Well-formed document

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A well-formed document in XML is a document that adheres to the syntax rules specified by the XML 1.0 specification in that it must satisfy both physical and logical structures."[1]

Requirements[edit]

At its base level well-formed documents require that:

  • Content be defined.
  • Content be delimited with a beginning and end tag
  • Content be properly nested (parents within roots, children within parents)

To be a well-formed document, rules must be established about the declaration and treatment of entities. Tags are case sensitive (ideally in lower case), with attributes delimited with quotation marks. Empty elements have rules established. Overlapping tags invalidate a document. Ideally, a well-formed document conforms to the design goals of XML. Other key syntax rules provided in the specification include:

  • It contains only properly encoded legal Unicode characters.
  • None of the special syntax characters such as "<" and "&" appear except when performing their markup-delineation roles.
  • The begin, end, and empty-element tags that delimit the elements are correctly nested, with none missing and none overlapping.
  • The element tags are case-sensitive; the beginning and end tags must match exactly. Tag names cannot contain any of the characters !"#$%&'()*+,/;<=>?@[\]^`{|}~, nor a space character, and cannot start with -, ., or a numeric digit.
  • There is a single "root" element that contains all the other elements.

A valid XML document is defined in the XML specification as a well-formed XML document which also conforms to the rules of a Document Type Definition (DTD). According to JavaCommerce.com XML tutorial, "Well formed XML documents simply markup pages with descriptive tags. You don't need to describe or explain what these tags mean. In other words a well formed XML document does not need a DTD, but it must conform to the XML syntax rules. If all tags in a document are correctly formed and follow XML guidelines, then a document is considered as well formed."[2][3]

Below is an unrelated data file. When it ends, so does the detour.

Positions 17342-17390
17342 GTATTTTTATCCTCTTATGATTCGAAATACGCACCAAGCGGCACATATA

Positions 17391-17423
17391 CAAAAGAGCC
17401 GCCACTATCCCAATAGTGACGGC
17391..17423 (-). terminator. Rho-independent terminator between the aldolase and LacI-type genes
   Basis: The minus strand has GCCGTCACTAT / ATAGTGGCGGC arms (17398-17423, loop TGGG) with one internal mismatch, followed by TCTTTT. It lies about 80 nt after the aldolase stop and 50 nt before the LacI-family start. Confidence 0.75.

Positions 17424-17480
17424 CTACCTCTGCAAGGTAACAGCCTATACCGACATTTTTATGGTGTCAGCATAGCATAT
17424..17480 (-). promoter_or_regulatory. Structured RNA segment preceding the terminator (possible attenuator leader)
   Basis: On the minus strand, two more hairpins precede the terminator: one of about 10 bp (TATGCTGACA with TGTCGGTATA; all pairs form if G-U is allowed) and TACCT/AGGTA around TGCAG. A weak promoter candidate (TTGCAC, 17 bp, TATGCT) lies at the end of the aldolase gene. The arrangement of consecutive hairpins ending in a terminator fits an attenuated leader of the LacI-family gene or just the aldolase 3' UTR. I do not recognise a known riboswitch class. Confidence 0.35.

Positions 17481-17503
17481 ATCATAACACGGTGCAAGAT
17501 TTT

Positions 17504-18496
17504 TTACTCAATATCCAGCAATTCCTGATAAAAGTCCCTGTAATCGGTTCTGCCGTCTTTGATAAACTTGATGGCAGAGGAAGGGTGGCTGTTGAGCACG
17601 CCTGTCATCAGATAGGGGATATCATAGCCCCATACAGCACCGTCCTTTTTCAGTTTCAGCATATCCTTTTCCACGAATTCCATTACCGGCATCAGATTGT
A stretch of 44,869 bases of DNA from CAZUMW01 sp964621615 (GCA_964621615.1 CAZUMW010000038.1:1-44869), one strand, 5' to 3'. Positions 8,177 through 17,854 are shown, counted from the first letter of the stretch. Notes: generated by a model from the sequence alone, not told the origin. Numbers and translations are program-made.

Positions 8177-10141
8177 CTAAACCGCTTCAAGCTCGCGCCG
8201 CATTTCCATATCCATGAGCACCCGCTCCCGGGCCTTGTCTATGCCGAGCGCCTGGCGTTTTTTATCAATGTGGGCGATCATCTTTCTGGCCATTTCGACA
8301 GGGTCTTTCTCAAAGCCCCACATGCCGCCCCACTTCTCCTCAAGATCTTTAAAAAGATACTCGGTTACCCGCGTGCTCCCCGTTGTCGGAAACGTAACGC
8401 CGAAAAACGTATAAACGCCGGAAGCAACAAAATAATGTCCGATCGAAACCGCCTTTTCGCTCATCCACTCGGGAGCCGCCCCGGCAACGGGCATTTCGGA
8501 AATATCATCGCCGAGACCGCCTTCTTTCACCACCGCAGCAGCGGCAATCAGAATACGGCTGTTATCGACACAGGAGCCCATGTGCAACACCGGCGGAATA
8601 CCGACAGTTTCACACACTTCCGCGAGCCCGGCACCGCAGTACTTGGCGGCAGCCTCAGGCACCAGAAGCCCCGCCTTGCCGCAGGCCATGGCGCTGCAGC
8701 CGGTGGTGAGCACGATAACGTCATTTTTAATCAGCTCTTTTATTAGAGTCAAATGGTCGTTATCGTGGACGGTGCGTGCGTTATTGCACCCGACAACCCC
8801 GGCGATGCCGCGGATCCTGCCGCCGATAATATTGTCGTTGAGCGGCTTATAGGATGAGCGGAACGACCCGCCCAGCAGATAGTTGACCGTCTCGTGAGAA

An XML processor that encounters a violation of the well-formedness rules is required to report such errors and to cease normal processing. This policy, occasionally referred to as draconian, stands in notable contrast to the behavior of programs that process HTML, which are designed to produce a reasonable result even in the presence of severe markup errors.[4] XML's policy in this area has been criticized as a violation of Postel's law ("Be conservative in what you send; be liberal in what you accept").

Importance[edit]

The concept of a well-formed document allows for a better understanding of the fundamental construction of XML. It helps to clarify XML beyond the typical sense of it. For example, while most XML Document Type Definitions utilize left and right angle brackets as content delimiters, strictly speaking this is not a necessity (though a delimiter should be terse and concise). The left and right angle bracket codes are a convention, albeit clear and distinctive, not an absolute requirement.

The concept of well-formed document also allows for the comprehension of the abstract nature of XML. In reality, there is no such thing as XML. Rather, XML is a principle that represents a set of behaviors and practices. It is possible to discuss types of XML, as expressed within a Document Type Definition (DTD).

Well-formed documents also bring into focus the issue of valid versus correct XML. According to the W3 Organization, valid documents are those that validate against a DTD. The rules of validity mean that a document complies with the restraints stated within a DTD. Thus, tags or entities must be in conformity to the rules and relations established within a DTD. However, there is no control on whether a tag or entity is correct. Thus a first level head tag could be applied to a second level head object and be valid, while incorrect.

The emphasis on well-formed documents has developed within the publishing industry where the use of left and right angle bracket delimited information has become problematic. Emphasis on the well-formed document allows for the definition, delimiting, and nesting of content to be managed within programs that are not XML, per se, but exhibit the characteristics or potential for being well formed.

Validation tools[edit]

There are several tools available to determine if a given XML document is well formed. Some examples are:

References[edit]

  1. ^ "XML: The Well-formed Document". The UK Web Design Company. Retrieved 11 August 2013. 
  2. ^ JavaCommerce[dead link]
  3. ^ "There are no exceptions to Postel’s Law". Dive into Mark. Internet Archive. Retrieved 11 August 2013. 
  4. ^ "The history of draconian error handling in XML". Dive into Mark. Internet Archive. Retrieved 11 August 2013. 

See also[edit]